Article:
Here’s how it all got started:
In 1950, former WWII pilot Owen Ayres worked at a one-room engineering firm in Wisconsin. A few years later, he bought the company and named it Ayres Associates. Decades later, with 11 locations throughout the US, this multi-disciplined firm delivers an impressive range of Engineering, Mapping, Environmental, Architecture, Transportation and Survey services.
…and here’s what we did:
In 2018, Ayres Associates began working with WEC on a brand evolution. Though they had an existing internal marketing team of more than a dozen, the company couldn’t find the bandwidth to be able to step back and take on the project themselves. Enter WEC!
Over the years, Ayres Associates had grown significantly. With this growth came a massive influx of information about the array of services they offered as a firm, as well as multiple versions of messaging about who Ayres Associates was. Not only was it confusing for clients and prospective clients to navigate, it also made it challenging for Ayres Associates employees to find a consistent way to tell their firm’s story.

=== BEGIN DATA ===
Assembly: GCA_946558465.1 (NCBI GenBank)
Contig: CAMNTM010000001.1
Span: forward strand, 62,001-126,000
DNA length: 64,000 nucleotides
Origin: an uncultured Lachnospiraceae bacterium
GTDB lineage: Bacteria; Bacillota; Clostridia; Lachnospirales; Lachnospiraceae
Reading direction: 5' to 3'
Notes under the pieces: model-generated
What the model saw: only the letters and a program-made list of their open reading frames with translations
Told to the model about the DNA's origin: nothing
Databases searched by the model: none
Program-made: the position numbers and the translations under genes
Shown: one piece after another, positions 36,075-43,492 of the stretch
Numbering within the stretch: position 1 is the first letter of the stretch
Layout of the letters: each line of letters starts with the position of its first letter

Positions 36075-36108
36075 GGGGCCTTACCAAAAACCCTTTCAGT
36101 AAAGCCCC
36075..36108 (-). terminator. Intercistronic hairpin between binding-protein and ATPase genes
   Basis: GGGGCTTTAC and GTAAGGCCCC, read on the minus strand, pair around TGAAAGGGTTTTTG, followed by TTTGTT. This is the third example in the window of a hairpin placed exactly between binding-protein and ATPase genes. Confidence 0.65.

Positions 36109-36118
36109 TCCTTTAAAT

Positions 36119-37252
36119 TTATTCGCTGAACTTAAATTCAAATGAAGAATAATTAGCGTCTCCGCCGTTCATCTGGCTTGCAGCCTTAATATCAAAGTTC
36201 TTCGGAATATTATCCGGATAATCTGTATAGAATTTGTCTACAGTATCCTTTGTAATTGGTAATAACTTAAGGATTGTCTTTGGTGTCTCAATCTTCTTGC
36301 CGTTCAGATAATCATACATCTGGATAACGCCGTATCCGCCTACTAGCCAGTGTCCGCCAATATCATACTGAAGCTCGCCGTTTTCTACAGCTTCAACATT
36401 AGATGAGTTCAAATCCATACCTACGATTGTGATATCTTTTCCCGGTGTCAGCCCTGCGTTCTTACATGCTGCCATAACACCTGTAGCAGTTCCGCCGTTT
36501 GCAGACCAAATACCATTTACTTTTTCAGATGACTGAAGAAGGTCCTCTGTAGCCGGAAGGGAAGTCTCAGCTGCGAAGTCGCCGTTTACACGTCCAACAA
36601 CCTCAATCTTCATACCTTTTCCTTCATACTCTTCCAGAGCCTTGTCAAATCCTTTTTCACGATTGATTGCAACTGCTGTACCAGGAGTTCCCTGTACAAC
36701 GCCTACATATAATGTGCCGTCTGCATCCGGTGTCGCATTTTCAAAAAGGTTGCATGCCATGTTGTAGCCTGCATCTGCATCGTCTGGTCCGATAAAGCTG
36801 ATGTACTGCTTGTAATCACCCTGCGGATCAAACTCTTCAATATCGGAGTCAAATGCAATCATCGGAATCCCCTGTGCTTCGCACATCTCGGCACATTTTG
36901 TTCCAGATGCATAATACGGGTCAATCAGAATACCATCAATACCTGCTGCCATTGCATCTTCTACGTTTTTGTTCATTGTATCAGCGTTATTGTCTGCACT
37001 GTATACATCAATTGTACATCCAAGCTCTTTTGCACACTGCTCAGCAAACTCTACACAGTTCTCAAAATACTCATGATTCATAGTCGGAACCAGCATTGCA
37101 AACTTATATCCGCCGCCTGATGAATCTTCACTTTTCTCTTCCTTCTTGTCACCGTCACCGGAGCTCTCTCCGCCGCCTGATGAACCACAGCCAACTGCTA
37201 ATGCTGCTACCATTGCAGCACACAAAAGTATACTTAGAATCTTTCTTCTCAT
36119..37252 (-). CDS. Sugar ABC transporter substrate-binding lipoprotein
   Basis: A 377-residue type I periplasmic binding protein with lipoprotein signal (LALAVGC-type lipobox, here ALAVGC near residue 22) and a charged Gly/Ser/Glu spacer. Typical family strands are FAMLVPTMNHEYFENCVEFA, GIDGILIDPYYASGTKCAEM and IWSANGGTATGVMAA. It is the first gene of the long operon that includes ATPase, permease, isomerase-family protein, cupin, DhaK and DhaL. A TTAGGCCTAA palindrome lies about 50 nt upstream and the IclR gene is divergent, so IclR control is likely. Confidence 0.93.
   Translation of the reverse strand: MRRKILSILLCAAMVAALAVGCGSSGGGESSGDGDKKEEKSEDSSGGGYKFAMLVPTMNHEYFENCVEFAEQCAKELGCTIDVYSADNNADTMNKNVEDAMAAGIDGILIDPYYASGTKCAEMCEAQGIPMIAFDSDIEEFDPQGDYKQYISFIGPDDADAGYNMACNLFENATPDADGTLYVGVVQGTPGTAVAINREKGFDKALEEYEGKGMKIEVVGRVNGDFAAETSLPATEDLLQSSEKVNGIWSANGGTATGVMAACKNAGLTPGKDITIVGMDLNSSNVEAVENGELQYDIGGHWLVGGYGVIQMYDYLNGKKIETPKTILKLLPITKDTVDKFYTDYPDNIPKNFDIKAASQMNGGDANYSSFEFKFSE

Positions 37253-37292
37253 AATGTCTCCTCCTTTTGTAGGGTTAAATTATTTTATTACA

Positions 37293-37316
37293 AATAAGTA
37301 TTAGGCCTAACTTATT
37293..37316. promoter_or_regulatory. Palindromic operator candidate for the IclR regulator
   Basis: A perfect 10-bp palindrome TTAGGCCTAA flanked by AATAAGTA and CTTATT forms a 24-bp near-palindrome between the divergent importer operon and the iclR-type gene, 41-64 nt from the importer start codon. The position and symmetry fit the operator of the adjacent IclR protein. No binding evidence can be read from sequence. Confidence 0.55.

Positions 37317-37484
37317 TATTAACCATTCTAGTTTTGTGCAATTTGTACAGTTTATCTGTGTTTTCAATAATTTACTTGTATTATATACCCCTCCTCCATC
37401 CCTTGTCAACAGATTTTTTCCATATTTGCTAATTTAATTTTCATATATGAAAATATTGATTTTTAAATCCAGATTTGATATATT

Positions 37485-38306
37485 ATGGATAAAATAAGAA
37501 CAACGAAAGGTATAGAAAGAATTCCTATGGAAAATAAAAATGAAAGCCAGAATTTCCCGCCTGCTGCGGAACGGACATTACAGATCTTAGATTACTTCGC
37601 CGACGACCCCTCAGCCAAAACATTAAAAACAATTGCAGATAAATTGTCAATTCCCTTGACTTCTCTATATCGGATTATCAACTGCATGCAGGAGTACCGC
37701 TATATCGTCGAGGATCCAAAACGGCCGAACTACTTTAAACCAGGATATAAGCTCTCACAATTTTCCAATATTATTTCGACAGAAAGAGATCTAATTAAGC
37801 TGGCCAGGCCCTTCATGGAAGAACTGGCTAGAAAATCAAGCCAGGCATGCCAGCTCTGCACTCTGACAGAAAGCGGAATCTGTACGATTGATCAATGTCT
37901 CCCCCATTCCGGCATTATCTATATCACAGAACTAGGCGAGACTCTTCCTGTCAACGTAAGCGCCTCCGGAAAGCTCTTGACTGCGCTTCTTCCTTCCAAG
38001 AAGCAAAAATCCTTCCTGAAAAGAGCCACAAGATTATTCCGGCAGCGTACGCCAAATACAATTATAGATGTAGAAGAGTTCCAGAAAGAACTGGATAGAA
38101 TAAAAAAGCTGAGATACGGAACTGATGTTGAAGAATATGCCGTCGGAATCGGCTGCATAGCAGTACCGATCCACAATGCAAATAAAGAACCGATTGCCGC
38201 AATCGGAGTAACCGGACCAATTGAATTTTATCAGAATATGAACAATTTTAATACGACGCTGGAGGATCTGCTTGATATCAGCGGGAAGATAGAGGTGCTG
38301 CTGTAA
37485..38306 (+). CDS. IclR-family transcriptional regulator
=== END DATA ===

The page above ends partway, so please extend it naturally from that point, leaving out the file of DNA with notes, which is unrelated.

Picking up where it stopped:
First things first: We updated the brand to “Ayres.” Given the equity in the firm’s existing name, and considering most people just dropped the “Associates” in conversation, it made sense to do that for real.
Next, we went into design. The existing look and feel also had value, but needed to be built out into a real “brand.” By building out a full palette of brand colors, textures, photo treatments and fonts, we empowered the firm’s internal marketing team to bring more continuity and life to the hundreds of proposals they design each year. Additionally, we created a “tool kit” within InDesign to support the creation of core templates and improve efficiency in the firm’s internal processes.
One of the biggest challenges with this project was the creation of a brand architecture that would support the overarching Ayres brand, while defining and providing complementary identities for its 10 key service divisions. The architecture we came up with allowed for unique messaging by service division because, well… the voice of Urban Planning isn’t quite the same as Civil Engineering.